Recommended CitationDrnevich, V. P., C. Lin, Q. Yi, and J. E. Lovell. Real-Time Determination Of Soil Type, Water Content, and Density Using Electromagnetics. Publication FHWA/IN/JTRP-2000/20. Joint Transportation Research Program, Indiana Department of Transportation and Purdue University, West Lafayette, Indiana, 2001. http://dx.doi.org/10.5703/1288284313300
The primary objective of this study was to explore the potential use of electromagnetic characteristics of soils using the Time Domain Reflectometry (TDR) technique to identify physical properties of soils. Three fundamental studies in this exploration are the frequencydependent electromagnetic properties of soils, the wave propagation in a TDR system, and the inverse analyses of TDR waveforms. The three-phase model for soils was extended to a four-phase model so as to account for the interface effect and hence the soil fineness. The physical parameters of the four-phase model are related to the frequency-dependent dielectric permitivity of the soil through a semiempirical volumetric mixing model. A spectral analysis method was developed to simulate wave propagation in the TDR system in a realistic way. Inverse analysis based on the material model and the wave propagation model was formulated using Bayesian statistics to calibrate the TDR system and to infer material properties from the measured TDR waveform. A TDR probe system was used to measure the dielectric properties of soils in a compaction mold and in the field. An experimental program was carried out to make TDR measurements of 5 different soils with different water contents and densities. The result of the inverse analysis matched the TDR waveform very well and determined the dielectric spectrum of soils. With the ability to measure the dielectric spectrum of soils, the apparent dielectric constant at a particular frequency can be calculated. Results showed that the apparent dielectric constant at 1 GHz gave much better correlation with soil water content and density than the apparent dielectric constant obtained by measuring the time between reflections from the soil surface and the one from the end of the probe. Additional work was done to assess the effects of temperature of the soil on measured dielectric constant and it showed that temperature effects were relatively small and could be accounted for in a systematic way. The use of the method for soils having large particle sizes was examined and it was found that the method was applicable for particle sizes passing the 19 mm (3/4-in.) sieve as long as the percentage of particles in the larger size range was limited. Finally, the method was examined for use with stabilizing additives for soil. While test results were obtained modified soils, the measured apparent dielectric constant changed with time after compaction whereas the water content by oven drying did not change appreciably. It is conjectured that changes in apparent dielectric constant are sensitive to the hydration caused by these additives. Thus, the use of the TDR method can be a tool to monitor changes in soils containing additives. Detailed study of this phenomenon is continuing.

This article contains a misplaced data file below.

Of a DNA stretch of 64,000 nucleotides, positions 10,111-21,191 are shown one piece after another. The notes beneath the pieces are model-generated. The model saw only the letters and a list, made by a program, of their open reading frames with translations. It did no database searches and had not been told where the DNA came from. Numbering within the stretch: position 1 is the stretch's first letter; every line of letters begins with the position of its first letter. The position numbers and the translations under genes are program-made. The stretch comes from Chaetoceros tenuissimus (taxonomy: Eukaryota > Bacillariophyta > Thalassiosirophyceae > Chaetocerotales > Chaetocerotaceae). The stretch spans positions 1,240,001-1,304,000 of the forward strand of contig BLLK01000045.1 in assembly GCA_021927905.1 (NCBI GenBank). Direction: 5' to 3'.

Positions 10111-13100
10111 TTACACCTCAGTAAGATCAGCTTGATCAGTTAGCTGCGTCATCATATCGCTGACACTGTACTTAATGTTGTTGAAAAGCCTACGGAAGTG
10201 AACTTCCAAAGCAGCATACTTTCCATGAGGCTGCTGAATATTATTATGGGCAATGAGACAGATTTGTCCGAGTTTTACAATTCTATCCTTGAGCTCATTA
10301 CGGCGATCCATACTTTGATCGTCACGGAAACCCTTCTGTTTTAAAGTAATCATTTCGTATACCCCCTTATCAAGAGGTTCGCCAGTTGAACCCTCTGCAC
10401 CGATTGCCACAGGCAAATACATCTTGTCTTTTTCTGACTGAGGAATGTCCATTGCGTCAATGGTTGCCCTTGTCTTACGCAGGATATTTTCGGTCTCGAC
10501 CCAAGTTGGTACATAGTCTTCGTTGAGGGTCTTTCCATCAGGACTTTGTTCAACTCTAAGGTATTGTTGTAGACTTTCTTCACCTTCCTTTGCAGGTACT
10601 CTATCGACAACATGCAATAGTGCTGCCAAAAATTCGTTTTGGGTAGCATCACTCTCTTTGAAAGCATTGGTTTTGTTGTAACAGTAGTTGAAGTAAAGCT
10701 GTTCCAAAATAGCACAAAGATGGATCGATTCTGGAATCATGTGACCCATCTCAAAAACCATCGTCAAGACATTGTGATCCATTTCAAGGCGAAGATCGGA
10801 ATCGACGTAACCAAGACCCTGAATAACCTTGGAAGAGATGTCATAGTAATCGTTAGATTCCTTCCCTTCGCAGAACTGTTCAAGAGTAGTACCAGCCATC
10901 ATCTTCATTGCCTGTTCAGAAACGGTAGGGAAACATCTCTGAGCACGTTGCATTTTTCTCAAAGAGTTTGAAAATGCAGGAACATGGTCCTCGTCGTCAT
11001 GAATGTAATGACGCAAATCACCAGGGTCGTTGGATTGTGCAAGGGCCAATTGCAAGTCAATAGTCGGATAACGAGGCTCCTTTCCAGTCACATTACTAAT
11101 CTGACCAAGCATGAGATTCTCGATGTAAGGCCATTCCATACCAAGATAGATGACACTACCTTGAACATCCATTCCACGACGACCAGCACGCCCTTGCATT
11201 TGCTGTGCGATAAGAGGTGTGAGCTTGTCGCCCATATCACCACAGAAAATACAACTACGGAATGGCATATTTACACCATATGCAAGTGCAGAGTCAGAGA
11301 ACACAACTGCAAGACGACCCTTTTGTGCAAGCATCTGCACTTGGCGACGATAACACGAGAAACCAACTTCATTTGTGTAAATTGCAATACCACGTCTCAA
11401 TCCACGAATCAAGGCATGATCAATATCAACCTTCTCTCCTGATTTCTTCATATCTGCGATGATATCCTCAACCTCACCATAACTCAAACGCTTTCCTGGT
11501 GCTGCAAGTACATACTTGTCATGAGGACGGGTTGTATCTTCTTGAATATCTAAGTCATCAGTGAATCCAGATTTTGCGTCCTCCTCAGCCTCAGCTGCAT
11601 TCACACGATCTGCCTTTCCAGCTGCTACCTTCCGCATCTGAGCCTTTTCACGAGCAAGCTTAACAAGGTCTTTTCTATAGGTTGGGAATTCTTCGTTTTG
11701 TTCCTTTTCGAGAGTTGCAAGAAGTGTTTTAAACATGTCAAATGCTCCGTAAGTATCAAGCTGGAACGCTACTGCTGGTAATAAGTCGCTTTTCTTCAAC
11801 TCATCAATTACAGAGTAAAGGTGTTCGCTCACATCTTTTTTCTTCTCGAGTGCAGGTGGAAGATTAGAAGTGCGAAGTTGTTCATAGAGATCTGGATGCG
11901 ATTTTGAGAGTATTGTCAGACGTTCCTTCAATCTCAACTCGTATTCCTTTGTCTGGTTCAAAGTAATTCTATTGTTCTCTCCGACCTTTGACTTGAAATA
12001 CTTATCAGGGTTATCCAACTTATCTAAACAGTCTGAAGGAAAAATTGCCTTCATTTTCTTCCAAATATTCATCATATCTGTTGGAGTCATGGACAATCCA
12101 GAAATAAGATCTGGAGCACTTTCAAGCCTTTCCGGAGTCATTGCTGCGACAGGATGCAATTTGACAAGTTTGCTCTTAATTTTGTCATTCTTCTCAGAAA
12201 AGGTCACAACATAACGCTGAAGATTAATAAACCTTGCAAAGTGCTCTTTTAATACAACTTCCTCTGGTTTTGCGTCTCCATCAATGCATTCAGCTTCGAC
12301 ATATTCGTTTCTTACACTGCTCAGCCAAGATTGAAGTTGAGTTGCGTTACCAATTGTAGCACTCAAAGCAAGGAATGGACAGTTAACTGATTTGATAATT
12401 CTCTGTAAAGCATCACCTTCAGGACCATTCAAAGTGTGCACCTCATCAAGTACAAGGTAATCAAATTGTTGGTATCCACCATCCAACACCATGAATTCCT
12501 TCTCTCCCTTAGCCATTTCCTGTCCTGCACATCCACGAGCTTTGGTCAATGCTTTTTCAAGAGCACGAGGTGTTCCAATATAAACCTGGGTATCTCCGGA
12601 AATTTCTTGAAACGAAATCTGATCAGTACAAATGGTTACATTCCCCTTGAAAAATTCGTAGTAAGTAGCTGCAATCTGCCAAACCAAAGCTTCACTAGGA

Time Domain Reflectometry, electromagnetic wave propagation, soils, gravels, sands, silts, clays, water content, compaction, density, dry density, apparent dielectric constant, permitivity, conductivity, SPR-2201
Joint Transportation Research Program
West Lafayette, IN
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